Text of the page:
Patagonia to power key UK stores with community-owned renewable energy

Outdoor wear and gear brand Patagonia is to switch to 100% renewable electricity from community-owned projects for its Manchester and Bristol stores from next month.

Image: Energy Garden

Image: Energy Garden

The energy demands of Patagonia’s showroom in Manchester will also be covered by the initiative.

Under the initiative, Patagonia has signed on to a power purchase agreement with Energy Garden – a network of 27 wind and solar projects across Greater London, with its headquarters in Streatham, South London. All projects are co-located with nature conservation, restoration or creation. The brand claims the PPA is the first of its kind, in terms of a private sector company offtaking community-generated renewables from multiple aggregated projects.

As well as purchasing the energy, Patagonia has agreed to pay an additional premium to help support Energy Garden’s work in local communities. This funding will be used to deliver programmes including community engagement, training for young people and clean energy education in local schools.

This PPA has been facilitated by Younity, a joint venture between Co-Op Energy and Octopus Energy that is dedicated to supporting the growth of community energy. It covers around 80 MW of demand annually. Any power from Energy Garden’s solar site which is not consumed by Patagonia will be used to supply Co-op Energy’s Community Power Tariff.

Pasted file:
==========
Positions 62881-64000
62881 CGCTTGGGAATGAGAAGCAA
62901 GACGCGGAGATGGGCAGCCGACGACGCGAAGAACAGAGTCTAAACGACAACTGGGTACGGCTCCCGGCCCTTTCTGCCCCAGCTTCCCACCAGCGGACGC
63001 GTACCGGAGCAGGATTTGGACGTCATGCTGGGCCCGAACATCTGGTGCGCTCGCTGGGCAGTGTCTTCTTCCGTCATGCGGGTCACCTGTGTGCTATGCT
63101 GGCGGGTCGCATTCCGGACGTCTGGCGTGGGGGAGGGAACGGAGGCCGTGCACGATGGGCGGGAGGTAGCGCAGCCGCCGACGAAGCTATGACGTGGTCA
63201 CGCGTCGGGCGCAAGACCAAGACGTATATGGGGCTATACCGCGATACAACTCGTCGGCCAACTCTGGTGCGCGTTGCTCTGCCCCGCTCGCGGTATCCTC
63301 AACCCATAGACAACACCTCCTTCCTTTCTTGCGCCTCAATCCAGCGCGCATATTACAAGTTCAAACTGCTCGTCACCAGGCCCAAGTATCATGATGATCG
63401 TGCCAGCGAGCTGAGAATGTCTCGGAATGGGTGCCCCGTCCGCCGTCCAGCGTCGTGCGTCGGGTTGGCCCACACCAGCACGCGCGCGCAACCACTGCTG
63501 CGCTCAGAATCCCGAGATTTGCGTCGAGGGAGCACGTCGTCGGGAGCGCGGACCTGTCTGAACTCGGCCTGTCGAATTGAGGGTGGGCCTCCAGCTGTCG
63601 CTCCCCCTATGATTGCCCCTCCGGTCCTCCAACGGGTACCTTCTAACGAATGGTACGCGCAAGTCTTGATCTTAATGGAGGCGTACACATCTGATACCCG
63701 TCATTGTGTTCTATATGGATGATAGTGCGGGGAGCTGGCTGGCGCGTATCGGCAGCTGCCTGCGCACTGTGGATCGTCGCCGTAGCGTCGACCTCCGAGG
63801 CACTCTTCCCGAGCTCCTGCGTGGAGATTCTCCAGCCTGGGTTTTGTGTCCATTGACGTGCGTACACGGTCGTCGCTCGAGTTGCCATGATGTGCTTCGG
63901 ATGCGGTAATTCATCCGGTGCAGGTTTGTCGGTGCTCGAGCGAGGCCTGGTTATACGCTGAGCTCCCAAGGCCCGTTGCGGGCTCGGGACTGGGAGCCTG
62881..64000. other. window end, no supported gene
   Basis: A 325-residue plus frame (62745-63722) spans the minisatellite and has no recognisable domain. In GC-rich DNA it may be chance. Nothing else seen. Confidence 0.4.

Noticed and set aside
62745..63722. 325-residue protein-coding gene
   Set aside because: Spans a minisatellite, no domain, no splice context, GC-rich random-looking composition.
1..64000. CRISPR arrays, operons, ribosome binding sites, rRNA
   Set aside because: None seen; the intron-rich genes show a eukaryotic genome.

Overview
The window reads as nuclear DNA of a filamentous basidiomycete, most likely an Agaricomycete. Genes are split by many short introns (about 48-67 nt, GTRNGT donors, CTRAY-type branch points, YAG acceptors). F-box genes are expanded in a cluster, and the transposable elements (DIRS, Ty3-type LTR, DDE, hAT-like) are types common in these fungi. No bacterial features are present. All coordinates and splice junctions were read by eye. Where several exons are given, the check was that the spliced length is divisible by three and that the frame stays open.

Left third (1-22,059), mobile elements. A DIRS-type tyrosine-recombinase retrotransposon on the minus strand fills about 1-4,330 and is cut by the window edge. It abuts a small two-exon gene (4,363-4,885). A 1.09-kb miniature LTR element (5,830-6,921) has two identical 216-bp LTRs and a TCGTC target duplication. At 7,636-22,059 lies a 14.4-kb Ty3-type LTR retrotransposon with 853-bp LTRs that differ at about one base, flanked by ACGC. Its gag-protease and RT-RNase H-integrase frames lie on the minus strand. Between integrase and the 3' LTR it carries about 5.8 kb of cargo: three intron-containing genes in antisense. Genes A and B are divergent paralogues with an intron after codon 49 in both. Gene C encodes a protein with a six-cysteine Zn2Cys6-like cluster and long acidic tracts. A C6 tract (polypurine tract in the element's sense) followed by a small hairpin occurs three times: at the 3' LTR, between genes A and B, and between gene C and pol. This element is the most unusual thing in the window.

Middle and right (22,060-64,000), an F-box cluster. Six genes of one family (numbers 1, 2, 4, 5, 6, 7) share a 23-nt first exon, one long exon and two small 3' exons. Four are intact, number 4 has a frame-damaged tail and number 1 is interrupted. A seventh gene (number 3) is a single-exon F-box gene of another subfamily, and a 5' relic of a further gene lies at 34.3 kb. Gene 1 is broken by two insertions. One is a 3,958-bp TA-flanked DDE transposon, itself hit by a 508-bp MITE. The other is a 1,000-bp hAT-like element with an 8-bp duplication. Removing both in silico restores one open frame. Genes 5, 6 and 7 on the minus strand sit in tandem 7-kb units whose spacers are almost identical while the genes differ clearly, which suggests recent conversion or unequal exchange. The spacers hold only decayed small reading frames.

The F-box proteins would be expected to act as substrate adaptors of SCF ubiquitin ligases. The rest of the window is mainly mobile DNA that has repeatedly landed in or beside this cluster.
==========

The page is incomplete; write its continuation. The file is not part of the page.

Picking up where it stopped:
“We hope that, by going through this process, we have opened doors for businesses, of all sizes, to enter their own agreements with Energy Garden and other community energy projects,” said Patagonia’s environmental action and initiatives director Beth Thoren.

“Patagonia’s UK stores have a small footprint – as there’s just two of them, and a showroom - but this PPA has a greater impact, making it easier for others to purchase community energy.”

The PPA builds on the ongoing work Patagonia is doing through its ‘We The Power’ campaign, which supports community renewable energy and expanded into the UK this year following success in the US and EU.

According to research commissioned by Patagonia for the campaign, there are currently more than one million people involved in the community energy sector across the EU and UK. But, with the right support from bodies like councils and NGOs, as well as enabling policies, this number could increase to 260 million.

Patagonia has been putting pressure on policymakers as well as directly supporting new and existing community clean energy projects.


Beth Thoren was interviewed by edie for the recent biodiversity-focussed episode of the Sustainable Business Covered podcast. You can stream that episode, also featuring the Woodland Trust and Earth Security, here. 


Sarah George



Tags

| renewables | solar | Corporate Social Responsibility

Topics

Energy | Social sustainability | Circular economy


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